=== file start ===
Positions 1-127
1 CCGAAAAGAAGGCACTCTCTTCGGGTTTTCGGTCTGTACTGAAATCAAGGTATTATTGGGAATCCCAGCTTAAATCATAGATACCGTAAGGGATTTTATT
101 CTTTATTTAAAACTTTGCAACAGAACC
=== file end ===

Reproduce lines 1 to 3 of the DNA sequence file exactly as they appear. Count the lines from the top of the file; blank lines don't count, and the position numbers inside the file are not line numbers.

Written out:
Positions 1-127
1 CCGAAAAGAAGGCACTCTCTTCGGGTTTTCGGTCTGTACTGAAATCAAGGTATTATTGGGAATCCCAGCTTAAATCATAGATACCGTAAGGGATTTTATT
101 CTTTATTTAAAACTTTGCAACAGAACC